In Part 1 of Surviving the Sandwich Generation, I told you how I got “sandwiched.” I talked about babysitting my grandchildren and bringing my mother-in-law into our home. It may have sounded so easy; just make your house handicapped accessible and everything will just fall into place. Unfortunately, those were just the beginning steps. They were steps anyone who is caring for a parent in their home should do; make things handicap accessible because even though your parent may be walking around just fine now, life changes rather quickly. Here are some helpful tips to make the transition easier.
Have a Routine.
We had a routine at our house; I helped Mom with her clothes in the morning and started her coffee. Paul got her breakfast ready before he headed out the door to go to a meeting or to babysit grandchildren. I got mom settled into her lift chair and turned on a pretty music CD, the radio, or TV depending on what she wanted. Sometimes she just wanted to read. She was a voracious reader. I brought home six books a week for her from our church library. When she needed to make a trip to the bathroom, she took the short walk down the hallway and back to her chair. This was my time to start laundry, do the dishes, and have a short devotion time and read my emails. When it was time for lunch, Mom sat at a chair that rotated and did not need to be pushed in under the table. After lunch, it was time for her nap. Once she was sleeping, I snuck upstairs to my office to write.
Remember Your “Normal” will Change Often.
I was so glad we had set up this routine, because four months after she moved in with us, Mom woke up one morning and could not see out of her “good” eye. The retina had been damaged in her left eye years ago. Now she’d had a stroke in the optic artery to the right eye. Though we rushed her to the eye doctor, she still lost the sight in that eye. Suddenly she could not see to read, we became shapes when she looked at us, and we had to tell her what was on her plate. But because we had a good routine, she still knew her way to the bathroom, bedroom, living room, and the dining room. I still helped with her clothes and she still napped while I worked.
Paul bought two new doorbells. Each one came with two buttons. We put one doorbell in our bedroom and one upstairs in my office. The buttons for her to call us went in strategic places like her bedroom, the bathroom, and the living room next to her chair. Now if she needed us, we could hear her ring from any room.
Get Some Outside Help so You Are Not Home-bound Too.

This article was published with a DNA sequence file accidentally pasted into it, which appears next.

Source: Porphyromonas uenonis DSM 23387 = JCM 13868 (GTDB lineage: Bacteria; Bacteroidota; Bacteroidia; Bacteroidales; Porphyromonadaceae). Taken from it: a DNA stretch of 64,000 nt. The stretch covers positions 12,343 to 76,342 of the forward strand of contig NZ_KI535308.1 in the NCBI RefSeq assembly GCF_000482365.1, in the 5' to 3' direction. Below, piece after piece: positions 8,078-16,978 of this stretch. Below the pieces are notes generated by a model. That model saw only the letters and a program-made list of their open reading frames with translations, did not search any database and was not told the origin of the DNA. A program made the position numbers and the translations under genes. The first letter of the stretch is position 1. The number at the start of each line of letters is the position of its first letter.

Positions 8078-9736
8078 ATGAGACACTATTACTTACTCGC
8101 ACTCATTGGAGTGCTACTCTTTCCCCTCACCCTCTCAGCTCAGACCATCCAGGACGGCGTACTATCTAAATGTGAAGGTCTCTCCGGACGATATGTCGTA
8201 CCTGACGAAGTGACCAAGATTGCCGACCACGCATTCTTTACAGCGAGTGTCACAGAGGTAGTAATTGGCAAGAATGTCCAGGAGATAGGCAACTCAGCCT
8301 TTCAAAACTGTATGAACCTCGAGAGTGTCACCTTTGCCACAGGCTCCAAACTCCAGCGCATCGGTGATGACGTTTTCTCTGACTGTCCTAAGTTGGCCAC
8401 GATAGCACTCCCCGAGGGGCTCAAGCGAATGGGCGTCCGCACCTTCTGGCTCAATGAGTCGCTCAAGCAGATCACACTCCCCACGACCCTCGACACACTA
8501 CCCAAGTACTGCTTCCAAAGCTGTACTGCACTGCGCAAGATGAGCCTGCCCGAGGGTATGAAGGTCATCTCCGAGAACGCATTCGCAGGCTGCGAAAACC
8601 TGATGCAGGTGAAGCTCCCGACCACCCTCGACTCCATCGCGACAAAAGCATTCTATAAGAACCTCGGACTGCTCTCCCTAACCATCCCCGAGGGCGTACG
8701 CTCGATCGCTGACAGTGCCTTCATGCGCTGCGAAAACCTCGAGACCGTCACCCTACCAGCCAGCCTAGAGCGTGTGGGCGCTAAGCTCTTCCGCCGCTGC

After our second son, Bob, began his family, another babysitting venue opened up. I was a little envious when Paul would go off to babysit Ben’s girls or Bob’s new baby and leave me with his mother. I let him know how I felt and he went to work to rectify the situation. We heard about a service that had just started in a nearby town. It was called Home Helpers and was run by local people. We signed on and received a wonderful woman named Shelia who came in on Mondays so Paul and I could go babysit Bob’s new daughter and on Tuesdays so we could both babysit for Ben’s daughters. Sheila dressed Anna and fed her breakfast and lunch. We got home in time to fix her dinner and spend the evening with her. After dinner, I read to her. Anna and I both love books, so I became her eyes.
Paul checked with the county nurse and found out that she could come out once a month and check Mom’s blood pressure and other vitals. Not only that, but for an extra fee we could have a woman come and give her a bath three days a week. So Nurse Dixie and Helper Debbie came into our lives and took a big burden out of our hands. An advisor showed us how to apply for Anna’s deceased husband’s veteran benefits from the VA, and we were able to use those benefits to pay for Anna’s special helpers.
Ask Family to Help. They Love Their Parent Too.
Paul’s sister, Pat, had been spending Fridays with her mother when she still lived at her old home. She took Anna to her hair appointment and out to lunch. Though Pat was happy that her mom was living with us, she missed that special time with her. Pat asked if it would be OK if she took mom to her hair appointments from our house and then took her out to lunch on Fridays. We jumped at her offer. Later when we wanted to go out with friends on a Friday night, we asked Pat to stay later and she usually agreed. I cannot tell you how wonderful it was to know that Pat would be there every Friday to relieve us for the day. During those days, I also got to know my sister-in-law better and renewed our friendship.
There are many resources available to people who are caring for an elderly parent in their home. Take advantage of as many of them as you can. It takes a great deal of burden off your shoulders and helps your time with your parent to be productive and enjoyable. Caring for an elderly parent need not rob you of your joy, in fact you will only get closer and that is a big plus.
Pray, Pray, Pray
Having a parent in your home is a very big responsibility, but you don’t have to do it in your own power. We realized right away that God had to be a part of this plan or it wasn’t going to work. We prayed over every decision. We knew that often there were hard feelings between siblings when one child housed a parent. We prayed about that. We felt like God was saying, “Let them be involved,” and we got the added benefit of feeling closer to our siblings too. We prayed about Mom’s expenses, and God sent us the fellow who helped us contact the VA to get her widow’s compensation. We prayed about me feeling envious of Paul babysitting the grandkids without me, and God gave us the helper folk who allowed me to babysit alongside my husband. It is in no way easy to care for an aging parent, but with God’s help you can do it and reap wonderful rewards at the same time.